Orexin-A (hypocretin-1) is possibly involved in generation of anxiety-like behavior

Brain Res. 2005 May 17;1044(1):116-21. doi: 10.1016/j.brainres.2005.03.002. Epub 2005 Apr 12.


Orexins (hypocretins) are neuropeptides expressed specifically in neurons in the lateral hypothalamic area and are known to be involved in the regulation of vigilance and feeding behavior. However, the relationship between orexin and emotional behaviors like anxiety is still poorly understood. Therefore, in this report we evaluated the effect of intracerebroventricular injection of orexin-A in two major anxiety tests, the light-dark exploration test (mouse) and the elevated plus-maze test (mouse, rat). Orexin increased time spent in the dark compartment in the light-dark test and time spent on the closed arms in the elevated plus-maze test. These results were not caused by a hypothetical sedative or activity-inducing effect of orexin-A because spontaneous locomotor activity did not alter upon orexin-A application under novel conditions. We therefore suggest an anxiogenic effect of orexin-A. To our knowledge, this is the first report about a relationship between orexin-A and anxiety.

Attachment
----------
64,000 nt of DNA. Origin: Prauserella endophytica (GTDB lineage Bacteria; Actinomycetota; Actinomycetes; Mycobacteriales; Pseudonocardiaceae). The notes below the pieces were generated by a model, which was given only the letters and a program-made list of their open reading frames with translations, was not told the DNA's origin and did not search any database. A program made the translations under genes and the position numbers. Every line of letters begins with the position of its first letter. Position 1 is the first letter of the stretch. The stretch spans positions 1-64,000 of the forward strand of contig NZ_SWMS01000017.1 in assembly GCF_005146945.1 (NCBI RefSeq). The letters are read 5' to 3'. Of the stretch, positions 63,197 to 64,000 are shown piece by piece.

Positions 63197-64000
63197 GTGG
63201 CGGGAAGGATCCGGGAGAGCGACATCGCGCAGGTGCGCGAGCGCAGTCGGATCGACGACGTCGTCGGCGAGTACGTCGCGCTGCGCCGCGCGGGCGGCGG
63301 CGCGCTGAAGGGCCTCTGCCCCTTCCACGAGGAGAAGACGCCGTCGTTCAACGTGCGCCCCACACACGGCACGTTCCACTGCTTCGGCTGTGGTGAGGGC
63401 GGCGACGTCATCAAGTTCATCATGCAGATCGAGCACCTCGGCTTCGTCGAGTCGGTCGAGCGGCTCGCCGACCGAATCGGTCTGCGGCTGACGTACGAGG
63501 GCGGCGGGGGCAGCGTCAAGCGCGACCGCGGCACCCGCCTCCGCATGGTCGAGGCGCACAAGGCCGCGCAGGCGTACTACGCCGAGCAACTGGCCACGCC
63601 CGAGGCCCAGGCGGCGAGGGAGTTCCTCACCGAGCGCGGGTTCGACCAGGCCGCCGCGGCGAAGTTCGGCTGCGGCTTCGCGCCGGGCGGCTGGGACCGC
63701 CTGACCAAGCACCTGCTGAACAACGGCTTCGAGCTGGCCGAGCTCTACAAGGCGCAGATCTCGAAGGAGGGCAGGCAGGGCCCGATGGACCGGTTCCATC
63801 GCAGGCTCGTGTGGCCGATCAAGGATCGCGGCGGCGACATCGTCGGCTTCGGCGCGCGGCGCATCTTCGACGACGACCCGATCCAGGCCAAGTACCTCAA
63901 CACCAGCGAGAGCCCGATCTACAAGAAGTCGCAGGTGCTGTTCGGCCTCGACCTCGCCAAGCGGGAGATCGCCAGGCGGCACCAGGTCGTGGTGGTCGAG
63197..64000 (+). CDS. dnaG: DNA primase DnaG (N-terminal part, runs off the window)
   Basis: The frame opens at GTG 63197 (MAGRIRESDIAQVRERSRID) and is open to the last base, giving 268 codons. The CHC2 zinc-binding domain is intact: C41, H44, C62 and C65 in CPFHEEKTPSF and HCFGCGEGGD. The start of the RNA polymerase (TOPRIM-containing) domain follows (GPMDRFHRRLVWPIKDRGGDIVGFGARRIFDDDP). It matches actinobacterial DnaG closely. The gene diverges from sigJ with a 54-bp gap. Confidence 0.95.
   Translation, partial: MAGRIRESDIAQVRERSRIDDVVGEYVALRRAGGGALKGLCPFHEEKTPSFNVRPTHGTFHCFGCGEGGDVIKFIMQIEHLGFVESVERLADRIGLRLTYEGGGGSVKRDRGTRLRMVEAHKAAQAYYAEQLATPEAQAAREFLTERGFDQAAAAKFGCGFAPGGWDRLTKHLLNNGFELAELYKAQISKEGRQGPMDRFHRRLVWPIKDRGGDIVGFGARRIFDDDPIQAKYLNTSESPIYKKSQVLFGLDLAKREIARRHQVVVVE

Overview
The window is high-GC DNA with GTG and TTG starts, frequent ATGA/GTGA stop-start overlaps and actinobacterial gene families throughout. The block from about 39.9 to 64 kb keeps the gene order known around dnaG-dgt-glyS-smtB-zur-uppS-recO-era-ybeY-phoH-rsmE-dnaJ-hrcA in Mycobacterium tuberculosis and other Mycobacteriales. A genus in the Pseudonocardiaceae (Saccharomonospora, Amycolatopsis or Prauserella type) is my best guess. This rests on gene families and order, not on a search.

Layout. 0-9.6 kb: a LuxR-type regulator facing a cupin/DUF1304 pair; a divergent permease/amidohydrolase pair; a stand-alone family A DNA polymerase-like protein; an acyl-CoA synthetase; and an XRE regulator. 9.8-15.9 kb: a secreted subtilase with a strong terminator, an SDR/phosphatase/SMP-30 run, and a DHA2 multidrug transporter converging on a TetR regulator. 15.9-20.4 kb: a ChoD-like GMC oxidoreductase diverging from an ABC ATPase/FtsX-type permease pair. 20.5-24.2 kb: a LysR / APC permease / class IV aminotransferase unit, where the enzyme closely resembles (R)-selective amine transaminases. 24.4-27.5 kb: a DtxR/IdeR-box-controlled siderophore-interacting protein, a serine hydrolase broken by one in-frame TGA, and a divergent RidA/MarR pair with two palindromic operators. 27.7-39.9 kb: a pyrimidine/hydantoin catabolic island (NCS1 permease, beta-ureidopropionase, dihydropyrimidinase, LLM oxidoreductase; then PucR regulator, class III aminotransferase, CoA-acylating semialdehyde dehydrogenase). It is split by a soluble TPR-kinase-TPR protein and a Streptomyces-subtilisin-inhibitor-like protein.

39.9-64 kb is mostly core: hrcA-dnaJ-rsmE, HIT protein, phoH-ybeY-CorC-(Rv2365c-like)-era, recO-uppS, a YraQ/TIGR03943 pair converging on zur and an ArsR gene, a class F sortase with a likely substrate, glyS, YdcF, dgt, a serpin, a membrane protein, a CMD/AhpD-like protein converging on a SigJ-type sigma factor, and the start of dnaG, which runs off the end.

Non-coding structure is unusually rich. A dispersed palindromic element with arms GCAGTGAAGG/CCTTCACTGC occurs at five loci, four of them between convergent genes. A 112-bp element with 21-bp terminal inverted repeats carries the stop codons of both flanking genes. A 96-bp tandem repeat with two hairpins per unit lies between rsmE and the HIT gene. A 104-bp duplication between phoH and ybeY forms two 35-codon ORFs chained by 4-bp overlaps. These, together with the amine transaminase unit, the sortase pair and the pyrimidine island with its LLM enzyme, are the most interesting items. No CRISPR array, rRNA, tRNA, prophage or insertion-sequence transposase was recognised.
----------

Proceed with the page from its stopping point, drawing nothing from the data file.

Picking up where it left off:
Publication types

  • Comparative Study

MeSH terms

  • Analysis of Variance
  • Animals
  • Anxiety / etiology*
  • Anxiety / physiopathology
  • Behavior, Animal / drug effects*
  • Disease Models, Animal
  • Dose-Response Relationship, Drug
  • Exploratory Behavior / drug effects
  • Injections, Intraventricular / methods
  • Intracellular Signaling Peptides and Proteins / toxicity*
  • Male
  • Maze Learning / drug effects
  • Mice
  • Mice, Inbred C57BL
  • Motor Activity / drug effects
  • Neuropeptides / toxicity*
  • Orexins
  • Rats
  • Rats, Wistar
  • Time Factors


  • Intracellular Signaling Peptides and Proteins
  • Neuropeptides
  • Orexins